‘There are children in Holbeck without crayons. Living in a city with an opera company. An opera company paid for with money from all of us. Until everyone has crayons no one gets opera. That’s what I believe.’
– Alan Lane
A deeply moving memoir of how a theatre company took over the management of the UK’s oldest surviving working men’s club in the UK and battled bureaucracy, resistance from naysayers, and a global lock-down to galvanise the community during the Covid pandemic, running a non-means tested self-referral foodbank that delivered 15,202 food parcels to people in need. Tales of innovative open-air performances, heart-breaking personal stories and uplifting insight from an artistic director whose philosophy is ‘everyone gets what they want, but no one can stand in the way of anyone getting what they want.’
This is the vivid story of the cost of trying to do good in a divided world. The Club on the Edge of Town shares tales from a culture war in the first months of Brexit, of a community struggling through a health catastrophe and what a theatre company can do offstage and on.
‘I absolutely love this book. Read it!’ Lemn Sissay
‘Direct, honest and completely compelling; Alan’s story is more than just a memoir of the pandemic, it’s a manifesto on how to make the world a better place. It’s the story of two worlds thrown together in the toughest of circumstances, trying to love, help and understand each other. What could be more relevant to our times!’ Sophie Willan
‘I’ve never met Alan Lane, but I get the impression from his social media that he’s not a man to flinch. So it wasn’t a surprise that this memoir of a pandemic year, like his responses to the challenges it threw up, is both unflinching and uncompromising. He brings humour and humanity to the stories he tells and is simultaneously realistic about how things are and visionary about how they could be. The pandemic exposed the vast divides between those who have and those who don’t, but Alan and Slung Low decided to tell a different story, and then to do whatever they could to make it true. At times challenging, yet always inspiring, The Club on the Edge of Town captures that story: the best of us, in the worst of times.’ Baroness Deborah Bull
‘This is an amazing story of remarkable people doing their very best in an unprecedented time for the world. This book demands that revise our ideas about what theatre companies are for, what community art can be, and what people really need to live a full and productive life. Read this and be challenged and uplifted!’ Ian McMillan
The Club on the Edge of Town is shortlisted for the 2023 Theatre Book Prize from the Society for Theatre Research.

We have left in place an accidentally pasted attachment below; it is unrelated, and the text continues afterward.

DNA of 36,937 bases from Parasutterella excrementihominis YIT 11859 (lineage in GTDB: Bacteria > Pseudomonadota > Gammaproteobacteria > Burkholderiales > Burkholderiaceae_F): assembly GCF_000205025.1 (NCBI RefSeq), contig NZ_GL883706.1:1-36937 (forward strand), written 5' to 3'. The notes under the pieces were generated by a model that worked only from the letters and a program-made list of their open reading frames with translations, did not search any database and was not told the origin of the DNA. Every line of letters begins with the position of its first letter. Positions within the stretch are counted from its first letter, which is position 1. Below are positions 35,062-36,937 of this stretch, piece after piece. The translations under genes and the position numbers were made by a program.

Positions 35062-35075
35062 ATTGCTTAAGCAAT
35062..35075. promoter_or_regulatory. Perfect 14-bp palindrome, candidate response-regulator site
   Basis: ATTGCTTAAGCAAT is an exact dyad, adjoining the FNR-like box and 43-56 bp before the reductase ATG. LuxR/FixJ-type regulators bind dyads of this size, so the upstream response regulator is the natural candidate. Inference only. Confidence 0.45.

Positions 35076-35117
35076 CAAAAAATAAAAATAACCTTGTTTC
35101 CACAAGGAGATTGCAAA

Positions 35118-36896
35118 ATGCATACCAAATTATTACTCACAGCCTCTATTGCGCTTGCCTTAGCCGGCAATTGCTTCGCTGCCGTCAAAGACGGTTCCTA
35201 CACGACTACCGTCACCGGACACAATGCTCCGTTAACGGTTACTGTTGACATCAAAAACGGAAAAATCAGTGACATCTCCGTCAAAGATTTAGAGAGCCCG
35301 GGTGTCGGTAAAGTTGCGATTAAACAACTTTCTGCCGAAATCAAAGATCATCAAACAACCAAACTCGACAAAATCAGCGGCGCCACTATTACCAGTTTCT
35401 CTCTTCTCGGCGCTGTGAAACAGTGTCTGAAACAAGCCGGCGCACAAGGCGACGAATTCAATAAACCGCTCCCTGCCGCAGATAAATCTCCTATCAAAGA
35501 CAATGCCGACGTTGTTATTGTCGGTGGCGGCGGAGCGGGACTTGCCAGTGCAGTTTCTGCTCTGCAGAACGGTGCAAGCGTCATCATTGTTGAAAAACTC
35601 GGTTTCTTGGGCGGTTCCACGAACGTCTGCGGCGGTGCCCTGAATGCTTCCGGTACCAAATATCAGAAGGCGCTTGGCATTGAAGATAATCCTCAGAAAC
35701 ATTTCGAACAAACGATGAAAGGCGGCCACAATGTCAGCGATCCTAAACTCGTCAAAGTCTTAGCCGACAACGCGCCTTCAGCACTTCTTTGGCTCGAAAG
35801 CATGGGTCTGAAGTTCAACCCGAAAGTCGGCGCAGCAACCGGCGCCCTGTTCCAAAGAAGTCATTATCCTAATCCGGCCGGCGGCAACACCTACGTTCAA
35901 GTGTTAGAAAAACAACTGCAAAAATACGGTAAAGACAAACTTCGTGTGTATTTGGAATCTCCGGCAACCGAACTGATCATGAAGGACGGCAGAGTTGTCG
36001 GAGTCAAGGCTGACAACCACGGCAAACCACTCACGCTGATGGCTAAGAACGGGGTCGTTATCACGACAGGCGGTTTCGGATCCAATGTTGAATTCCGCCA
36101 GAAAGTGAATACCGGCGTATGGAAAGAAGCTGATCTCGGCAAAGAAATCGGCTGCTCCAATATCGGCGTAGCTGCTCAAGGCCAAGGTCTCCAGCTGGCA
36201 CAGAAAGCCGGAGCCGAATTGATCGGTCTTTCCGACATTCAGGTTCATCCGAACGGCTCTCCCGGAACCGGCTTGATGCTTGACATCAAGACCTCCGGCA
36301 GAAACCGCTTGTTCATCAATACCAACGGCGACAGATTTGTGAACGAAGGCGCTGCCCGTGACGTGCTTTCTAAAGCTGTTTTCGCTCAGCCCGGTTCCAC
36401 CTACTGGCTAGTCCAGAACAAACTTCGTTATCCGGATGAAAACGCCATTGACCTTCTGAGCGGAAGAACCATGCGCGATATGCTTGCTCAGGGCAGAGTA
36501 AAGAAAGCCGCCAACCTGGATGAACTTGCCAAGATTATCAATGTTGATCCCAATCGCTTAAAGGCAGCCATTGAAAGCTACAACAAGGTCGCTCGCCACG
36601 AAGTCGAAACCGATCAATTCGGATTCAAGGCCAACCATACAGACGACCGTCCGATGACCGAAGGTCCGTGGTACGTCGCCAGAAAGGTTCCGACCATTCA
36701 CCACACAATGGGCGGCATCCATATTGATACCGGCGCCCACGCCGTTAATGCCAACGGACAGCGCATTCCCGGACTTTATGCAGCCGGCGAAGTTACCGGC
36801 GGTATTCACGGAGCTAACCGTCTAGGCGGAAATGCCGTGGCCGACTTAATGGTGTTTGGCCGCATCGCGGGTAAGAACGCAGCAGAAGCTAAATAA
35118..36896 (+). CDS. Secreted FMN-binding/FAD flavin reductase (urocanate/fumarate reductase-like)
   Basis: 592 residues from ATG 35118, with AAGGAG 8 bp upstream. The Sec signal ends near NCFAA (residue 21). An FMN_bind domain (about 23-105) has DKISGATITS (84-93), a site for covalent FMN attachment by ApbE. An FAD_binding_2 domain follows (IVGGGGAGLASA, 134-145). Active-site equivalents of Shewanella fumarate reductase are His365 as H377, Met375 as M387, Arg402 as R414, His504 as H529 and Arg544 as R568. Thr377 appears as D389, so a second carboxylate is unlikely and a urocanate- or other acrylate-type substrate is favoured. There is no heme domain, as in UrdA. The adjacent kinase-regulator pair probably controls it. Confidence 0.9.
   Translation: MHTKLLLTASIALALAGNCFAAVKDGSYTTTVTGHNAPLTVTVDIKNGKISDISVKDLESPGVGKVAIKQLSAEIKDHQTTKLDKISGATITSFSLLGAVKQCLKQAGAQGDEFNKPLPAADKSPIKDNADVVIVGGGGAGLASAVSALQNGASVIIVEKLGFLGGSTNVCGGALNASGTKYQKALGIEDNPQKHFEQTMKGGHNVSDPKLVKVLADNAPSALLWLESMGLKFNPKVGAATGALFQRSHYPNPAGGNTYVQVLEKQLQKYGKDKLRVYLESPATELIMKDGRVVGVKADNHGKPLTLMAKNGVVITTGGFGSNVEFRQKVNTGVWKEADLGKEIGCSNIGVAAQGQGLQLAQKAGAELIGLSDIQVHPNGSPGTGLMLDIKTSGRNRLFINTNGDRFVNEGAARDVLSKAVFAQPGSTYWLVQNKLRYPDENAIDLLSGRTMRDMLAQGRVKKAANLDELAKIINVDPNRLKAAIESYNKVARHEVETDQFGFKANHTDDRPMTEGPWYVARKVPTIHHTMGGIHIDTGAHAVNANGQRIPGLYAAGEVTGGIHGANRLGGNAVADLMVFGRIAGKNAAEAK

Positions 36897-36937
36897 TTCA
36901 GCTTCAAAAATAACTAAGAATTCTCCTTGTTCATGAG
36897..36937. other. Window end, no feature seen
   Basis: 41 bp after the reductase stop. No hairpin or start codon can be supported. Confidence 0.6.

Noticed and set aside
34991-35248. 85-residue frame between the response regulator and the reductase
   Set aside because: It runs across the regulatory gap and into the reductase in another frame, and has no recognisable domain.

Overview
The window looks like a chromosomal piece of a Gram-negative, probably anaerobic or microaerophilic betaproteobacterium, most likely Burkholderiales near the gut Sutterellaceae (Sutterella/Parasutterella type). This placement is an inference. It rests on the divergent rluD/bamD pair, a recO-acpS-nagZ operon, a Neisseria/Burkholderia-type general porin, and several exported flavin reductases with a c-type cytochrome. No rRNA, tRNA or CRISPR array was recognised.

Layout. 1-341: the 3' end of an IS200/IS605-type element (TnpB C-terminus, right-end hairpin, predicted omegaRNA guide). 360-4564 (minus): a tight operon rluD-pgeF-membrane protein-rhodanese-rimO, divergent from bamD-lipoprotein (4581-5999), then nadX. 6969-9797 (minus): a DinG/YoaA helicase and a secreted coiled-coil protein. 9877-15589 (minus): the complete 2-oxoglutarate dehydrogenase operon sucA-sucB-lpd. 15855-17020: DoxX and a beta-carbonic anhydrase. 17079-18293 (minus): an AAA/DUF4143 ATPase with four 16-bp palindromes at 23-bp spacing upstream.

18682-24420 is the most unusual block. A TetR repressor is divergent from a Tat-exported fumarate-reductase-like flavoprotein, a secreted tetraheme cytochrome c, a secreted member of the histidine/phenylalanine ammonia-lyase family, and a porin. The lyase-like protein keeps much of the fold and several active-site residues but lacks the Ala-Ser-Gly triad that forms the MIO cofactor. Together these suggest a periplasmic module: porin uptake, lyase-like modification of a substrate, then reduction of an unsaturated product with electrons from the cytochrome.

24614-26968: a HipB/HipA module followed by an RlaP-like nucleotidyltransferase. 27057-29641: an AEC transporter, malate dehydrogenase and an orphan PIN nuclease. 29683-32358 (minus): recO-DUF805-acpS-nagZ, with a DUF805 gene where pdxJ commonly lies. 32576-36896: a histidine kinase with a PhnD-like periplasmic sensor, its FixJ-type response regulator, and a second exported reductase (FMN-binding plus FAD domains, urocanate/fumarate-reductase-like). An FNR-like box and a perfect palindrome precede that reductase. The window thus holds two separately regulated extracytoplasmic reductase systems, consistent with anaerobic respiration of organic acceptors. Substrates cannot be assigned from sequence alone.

The Club on the Edge of Town
Alan Lane is Artistic Director of Slung Low directing most of their work over the last decade including projects with the Barbican, the RSC, the Almeida, West Yorkshire Playhouse, Liverpool Everyman, Sheffield Theatres, Singapore Arts Festival and The Lowry. Slung Low make large scale people’s theatre work on stages, trains, castles, swimming pools, fishing boats and in town centres.
In 2017, Slung Low headlined Hull UK City of Culture 2017 with Flood by James Phillips: a four-part epic performed online, live and on the BBC. Over half a million people saw a part of Flood. It won a Royal Television Society Award Yorkshire for innovation in drama.
Alan has directed in places as wide ranging as the National Theatre of Croatia, a sari shop in Manchester, Buckingham Palace and in a village in Purulia, Southern India: he was a creative consultant for British Army Expo 2022.
He was the Artistic Director for the National Commemoration of the Centenary of the Battle of the Somme on 1st July 2016: a ceremony with a people’s theatre company of 450.
In 2019, Slung Low took over management of the oldest working men’s club in Britain, The Holbeck in South Leeds: running the venue as a Pay What You Decide creative and community space. In December 2022, the company created three new stages in two new homes in Holbeck.
During the Covid crisis of 2020 the company was the ward lead for Holbeck and Beeston for social care referrals with responsibility for 7,500 homes. They ran a non-means tested self-referral foodbank from March 2020 to June 2021: delivering 15,202 food parcels.
In 2023 Alan co-directed the Opening Ceremony of Leeds Year of Culture; a concert of words and music at Headingley Stadium that concluded with the popstar Corrine Bailey Rae arguing with a giant light-god about cultural value in front of an audience of thousands.
Alan was awarded a British Empire Medal for services to South Leeds during the crisis.
Alan told the story of Slung Low’s work at The Holbeck in The Club on the Edge of Town published in 2022 by Salamander Street press (a Wordville imprint).